sThe brand unveiled the new unisex shoe on the heels of independent sustainability research, which highlighted eco materials as a key factor in consumer purchasing decisions. The Primus Lite II Bio went on sale on May 20.

    The new vegan shoe is designed with over 30 percent renewable plant-based materials, including Bio TPU made from yellow dent field corn, natural rubber and harvested algae called Bloom, instead of single-use petroleum materials.
    The corn-based, vegan biopolymer, a natural bi-product of the field-corn food industry called ‘Susterra Propanediol’ or ‘1,3-propanediol’,was developed by DuPont Tate & Lyle Bio Products. Susterra propanediol is a pure, bio-based, petroleum-free diol.
    Sorona, a bio-based fibre also used in the shoe is a trademark of E.I. du Pont de Nemours and Company.
    Bloom Foam is created by harvesting algal biomass from freshwater sources at high risk of algal bloom. Using this algae biomass cleans and restores the environment when harvested. Bloom is an ALGIX Brand.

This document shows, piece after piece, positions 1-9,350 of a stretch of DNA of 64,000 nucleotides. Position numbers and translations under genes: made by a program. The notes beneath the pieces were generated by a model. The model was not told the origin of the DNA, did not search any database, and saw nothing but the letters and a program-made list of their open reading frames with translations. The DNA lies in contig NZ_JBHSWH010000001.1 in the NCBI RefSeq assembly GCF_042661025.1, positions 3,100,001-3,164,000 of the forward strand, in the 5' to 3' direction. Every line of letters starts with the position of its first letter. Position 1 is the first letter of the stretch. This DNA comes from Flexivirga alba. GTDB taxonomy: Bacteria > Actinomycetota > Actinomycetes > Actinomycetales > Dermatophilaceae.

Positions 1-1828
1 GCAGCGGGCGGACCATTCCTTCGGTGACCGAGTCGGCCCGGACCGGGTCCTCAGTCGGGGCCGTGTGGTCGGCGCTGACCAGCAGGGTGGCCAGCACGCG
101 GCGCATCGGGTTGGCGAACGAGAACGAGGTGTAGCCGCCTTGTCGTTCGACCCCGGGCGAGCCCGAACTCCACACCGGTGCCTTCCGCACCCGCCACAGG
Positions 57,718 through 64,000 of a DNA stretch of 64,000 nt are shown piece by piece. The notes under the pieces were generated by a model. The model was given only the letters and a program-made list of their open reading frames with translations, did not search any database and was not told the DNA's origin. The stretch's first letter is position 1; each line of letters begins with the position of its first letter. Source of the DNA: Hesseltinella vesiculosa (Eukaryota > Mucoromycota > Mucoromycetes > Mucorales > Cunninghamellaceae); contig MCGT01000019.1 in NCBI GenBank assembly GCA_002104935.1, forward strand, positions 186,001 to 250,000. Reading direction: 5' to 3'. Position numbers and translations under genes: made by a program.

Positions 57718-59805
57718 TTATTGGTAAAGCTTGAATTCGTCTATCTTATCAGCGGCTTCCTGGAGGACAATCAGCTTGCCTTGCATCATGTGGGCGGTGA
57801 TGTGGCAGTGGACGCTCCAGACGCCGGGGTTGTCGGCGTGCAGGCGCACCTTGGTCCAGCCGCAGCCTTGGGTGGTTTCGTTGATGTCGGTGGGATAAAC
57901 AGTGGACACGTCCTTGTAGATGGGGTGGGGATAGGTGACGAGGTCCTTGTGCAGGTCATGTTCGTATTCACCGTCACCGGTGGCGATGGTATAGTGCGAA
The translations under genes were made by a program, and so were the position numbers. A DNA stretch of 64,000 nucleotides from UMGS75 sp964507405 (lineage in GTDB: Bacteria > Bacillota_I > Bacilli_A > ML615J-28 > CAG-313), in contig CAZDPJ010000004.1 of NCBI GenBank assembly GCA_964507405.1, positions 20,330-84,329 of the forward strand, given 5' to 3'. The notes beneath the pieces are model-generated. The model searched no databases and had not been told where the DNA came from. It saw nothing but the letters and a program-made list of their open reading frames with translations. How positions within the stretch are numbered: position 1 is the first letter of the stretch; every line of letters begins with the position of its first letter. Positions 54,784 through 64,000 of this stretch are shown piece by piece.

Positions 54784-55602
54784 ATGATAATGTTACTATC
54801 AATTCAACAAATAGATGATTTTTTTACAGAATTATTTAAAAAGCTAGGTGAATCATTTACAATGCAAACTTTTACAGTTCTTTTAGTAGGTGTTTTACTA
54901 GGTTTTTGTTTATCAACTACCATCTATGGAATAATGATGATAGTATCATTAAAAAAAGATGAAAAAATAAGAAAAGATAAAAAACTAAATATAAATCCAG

The award-winning design of the new shoe is the company’s lightest and most efficient and weighs on average an estimated 10 percent less than today’s standard performance shoes.

    The new generation of VIVOBAREFOOT’s Primus Lite style is a game-changer for the footwear industry and represents a major stride for the company towards its goal of using 100 percent bio-based materials in a future iteration of this product. Additional styles and colors of the Bio line will be released in Fall 2019.

    VIVOBAREFOOT’s sustainbility ethos is uniquely different from other footwear brands in the industry, as it is rooted in design, wellness and social impact, along with utilizing eco-friendly materials. The company believes product design encompasses doing more with less and creating durable products. Its focus on wellness enables people to move in a natural, healthy, connected way, while maintaining performance and durability.